Environmental protection advocates at Greenpeace have stepped up to demand that South African power utility Eskom comply with the country’s Minimum Emissions Standards, rather than receive approval for continued waivers and postponements for excessive emissions.
The Greenpeace activists say Eskom, with 17 coal-fired power plants, exceeded the limits for particulate matter, sulfur dioxide, and nitrogen oxides almost 3,200 times in a 21-month period ending December 2017. The utility received a five-year compliance waiver in 2015 and now seeks another.
“Eskom should either comply with the MES or its coal-fired power stations must be retired (at an accelerated pace) because thousands of people’s lives are on the line,” said Melita Steele, senior climate and energy campaign manager for Greenpeace Africa.
“While we acknowledge that Eskom is in crisis, we can no longer ignore the deadly impacts of Eskom’s dirty fleet of coal-fired power stations,” Steele added. “It is unacceptable that in Eskom’s application, the utility is significantly downplaying the health impacts and premature deaths from their coal-fired power stations.”
South Africa allows coal-fired power stations to emit close to 100 times more sulfur dioxide than is allowed in China’s key regions, 45 times more than new plants in India and over 20 times more than current regulations in the European Union. They also allow emissions of about six times more particulate matter than allowed in the EU and China, and NO2 at seven times more than the EU.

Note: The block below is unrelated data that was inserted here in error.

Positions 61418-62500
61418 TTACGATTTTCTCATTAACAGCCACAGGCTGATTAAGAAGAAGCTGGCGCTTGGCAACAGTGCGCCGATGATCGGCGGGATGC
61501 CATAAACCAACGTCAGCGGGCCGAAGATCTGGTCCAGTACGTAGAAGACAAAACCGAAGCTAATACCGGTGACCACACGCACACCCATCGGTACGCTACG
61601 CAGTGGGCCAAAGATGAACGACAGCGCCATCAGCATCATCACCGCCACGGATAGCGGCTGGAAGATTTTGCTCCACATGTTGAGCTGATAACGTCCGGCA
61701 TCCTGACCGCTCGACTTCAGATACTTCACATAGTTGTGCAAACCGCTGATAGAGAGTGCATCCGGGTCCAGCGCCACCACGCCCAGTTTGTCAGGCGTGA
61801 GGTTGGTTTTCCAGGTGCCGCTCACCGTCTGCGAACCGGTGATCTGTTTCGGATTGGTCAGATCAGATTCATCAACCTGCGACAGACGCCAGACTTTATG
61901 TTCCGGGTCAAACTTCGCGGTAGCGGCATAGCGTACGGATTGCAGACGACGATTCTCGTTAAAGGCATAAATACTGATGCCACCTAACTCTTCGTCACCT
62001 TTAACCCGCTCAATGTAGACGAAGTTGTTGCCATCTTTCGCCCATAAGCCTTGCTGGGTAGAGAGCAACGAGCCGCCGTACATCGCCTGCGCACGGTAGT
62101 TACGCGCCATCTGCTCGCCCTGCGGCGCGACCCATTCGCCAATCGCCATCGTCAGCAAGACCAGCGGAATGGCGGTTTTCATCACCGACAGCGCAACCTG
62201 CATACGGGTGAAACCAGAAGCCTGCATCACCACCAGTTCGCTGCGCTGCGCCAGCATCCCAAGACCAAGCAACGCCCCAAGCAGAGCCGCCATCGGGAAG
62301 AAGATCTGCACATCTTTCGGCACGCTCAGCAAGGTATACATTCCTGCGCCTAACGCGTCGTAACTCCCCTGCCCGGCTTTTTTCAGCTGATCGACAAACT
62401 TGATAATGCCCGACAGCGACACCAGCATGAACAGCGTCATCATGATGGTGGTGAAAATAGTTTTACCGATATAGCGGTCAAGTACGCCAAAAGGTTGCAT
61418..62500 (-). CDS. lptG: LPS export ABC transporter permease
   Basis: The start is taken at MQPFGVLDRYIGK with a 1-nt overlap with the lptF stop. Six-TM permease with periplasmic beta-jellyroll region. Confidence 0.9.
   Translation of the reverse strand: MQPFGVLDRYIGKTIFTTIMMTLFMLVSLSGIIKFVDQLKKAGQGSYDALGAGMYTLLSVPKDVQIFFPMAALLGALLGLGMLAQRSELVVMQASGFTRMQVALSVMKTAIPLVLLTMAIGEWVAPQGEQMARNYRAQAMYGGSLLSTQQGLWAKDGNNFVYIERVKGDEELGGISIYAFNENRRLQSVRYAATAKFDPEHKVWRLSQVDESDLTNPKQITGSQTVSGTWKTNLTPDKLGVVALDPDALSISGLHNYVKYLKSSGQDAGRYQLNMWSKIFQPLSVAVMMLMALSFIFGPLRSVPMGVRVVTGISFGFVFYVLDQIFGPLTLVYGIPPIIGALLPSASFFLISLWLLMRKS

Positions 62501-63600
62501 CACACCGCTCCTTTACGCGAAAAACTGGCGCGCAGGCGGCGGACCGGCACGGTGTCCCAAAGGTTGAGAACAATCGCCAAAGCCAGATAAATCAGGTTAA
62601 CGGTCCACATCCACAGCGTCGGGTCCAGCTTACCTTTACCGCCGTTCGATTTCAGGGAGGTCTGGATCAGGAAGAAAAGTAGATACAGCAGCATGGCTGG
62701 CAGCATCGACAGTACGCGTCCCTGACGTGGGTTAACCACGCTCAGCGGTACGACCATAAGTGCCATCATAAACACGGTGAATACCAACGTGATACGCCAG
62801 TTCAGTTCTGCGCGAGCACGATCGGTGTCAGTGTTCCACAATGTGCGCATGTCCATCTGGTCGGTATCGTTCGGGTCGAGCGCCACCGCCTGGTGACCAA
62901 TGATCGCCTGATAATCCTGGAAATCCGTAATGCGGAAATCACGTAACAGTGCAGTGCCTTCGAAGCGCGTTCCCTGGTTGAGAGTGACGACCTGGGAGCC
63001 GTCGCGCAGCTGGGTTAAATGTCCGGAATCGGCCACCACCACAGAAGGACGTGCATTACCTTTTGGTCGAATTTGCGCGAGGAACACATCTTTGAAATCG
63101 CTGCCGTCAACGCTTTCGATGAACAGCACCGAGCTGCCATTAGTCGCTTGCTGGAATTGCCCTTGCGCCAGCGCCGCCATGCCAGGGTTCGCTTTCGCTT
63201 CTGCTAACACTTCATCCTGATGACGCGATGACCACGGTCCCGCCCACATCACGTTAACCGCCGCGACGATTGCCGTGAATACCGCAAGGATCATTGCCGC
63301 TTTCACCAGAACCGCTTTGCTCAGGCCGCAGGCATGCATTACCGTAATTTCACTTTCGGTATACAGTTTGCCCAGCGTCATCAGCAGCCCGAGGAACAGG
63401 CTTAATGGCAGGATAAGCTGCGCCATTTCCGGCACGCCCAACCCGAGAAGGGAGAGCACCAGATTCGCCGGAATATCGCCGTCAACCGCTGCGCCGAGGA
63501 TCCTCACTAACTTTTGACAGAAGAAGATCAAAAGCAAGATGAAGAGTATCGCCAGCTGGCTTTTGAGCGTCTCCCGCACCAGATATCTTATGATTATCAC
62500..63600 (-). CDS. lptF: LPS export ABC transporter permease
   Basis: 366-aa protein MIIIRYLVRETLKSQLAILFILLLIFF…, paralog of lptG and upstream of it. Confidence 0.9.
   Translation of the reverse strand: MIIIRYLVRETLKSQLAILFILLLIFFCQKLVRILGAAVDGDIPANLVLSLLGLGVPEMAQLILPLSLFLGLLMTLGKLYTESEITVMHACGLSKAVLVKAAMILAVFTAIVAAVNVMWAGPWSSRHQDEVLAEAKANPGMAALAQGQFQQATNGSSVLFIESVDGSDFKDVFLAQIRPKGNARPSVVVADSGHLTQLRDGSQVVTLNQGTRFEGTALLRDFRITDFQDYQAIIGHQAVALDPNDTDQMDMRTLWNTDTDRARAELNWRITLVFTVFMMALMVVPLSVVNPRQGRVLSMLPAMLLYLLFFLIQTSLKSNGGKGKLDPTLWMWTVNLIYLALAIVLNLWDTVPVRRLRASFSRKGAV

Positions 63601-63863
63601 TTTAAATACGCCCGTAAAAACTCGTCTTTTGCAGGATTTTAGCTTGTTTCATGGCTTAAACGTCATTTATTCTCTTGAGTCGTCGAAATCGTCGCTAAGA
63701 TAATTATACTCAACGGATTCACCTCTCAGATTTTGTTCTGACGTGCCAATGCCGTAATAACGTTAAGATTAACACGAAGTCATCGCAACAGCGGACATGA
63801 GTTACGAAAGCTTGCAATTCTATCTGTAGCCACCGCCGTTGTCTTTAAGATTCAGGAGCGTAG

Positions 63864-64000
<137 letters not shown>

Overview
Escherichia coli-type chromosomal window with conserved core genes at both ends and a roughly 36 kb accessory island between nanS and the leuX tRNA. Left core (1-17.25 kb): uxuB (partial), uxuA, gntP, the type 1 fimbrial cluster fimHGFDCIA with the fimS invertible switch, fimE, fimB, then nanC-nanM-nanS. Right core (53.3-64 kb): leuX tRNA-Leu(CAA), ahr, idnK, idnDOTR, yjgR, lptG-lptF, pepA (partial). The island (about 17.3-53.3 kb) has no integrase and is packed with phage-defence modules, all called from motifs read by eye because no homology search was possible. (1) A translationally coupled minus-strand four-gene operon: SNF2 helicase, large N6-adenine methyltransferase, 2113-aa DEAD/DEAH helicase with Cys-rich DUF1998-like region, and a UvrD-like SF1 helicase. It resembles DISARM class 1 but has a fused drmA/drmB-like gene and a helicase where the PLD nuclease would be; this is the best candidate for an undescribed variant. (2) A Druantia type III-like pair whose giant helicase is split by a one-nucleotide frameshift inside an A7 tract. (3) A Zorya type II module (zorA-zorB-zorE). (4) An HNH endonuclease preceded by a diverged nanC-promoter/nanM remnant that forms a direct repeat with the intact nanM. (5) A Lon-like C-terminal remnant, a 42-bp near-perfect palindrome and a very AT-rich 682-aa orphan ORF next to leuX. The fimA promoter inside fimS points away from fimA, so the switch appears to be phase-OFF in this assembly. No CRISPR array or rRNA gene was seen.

South Africa’s Mpumalanga province, home to 12 Eskom plants, is the largest NO2 air pollution hotspot in the world, according to Greenpeace satellite data. South African industry unions pushed back against those findings in November, but Greenpeace remained steadfast in pressing for change.
“Greenpeace Africa has made no secret of the fact that we support Eskom investing in renewable energy, and also for the barriers to rooftop solar being removed,” Steele said. “The South African government needs to get behind renewable energy – particularly in the coal belts – to replace dirty coal power stations and create new jobs and opportunities with clean renewable energy.”
Greenpeace’s advocacy comments are submitted as part of the public participation process that Eskom is conducting for their application, which is due on March 31.
Image: Greenpeace/Shayne Robinson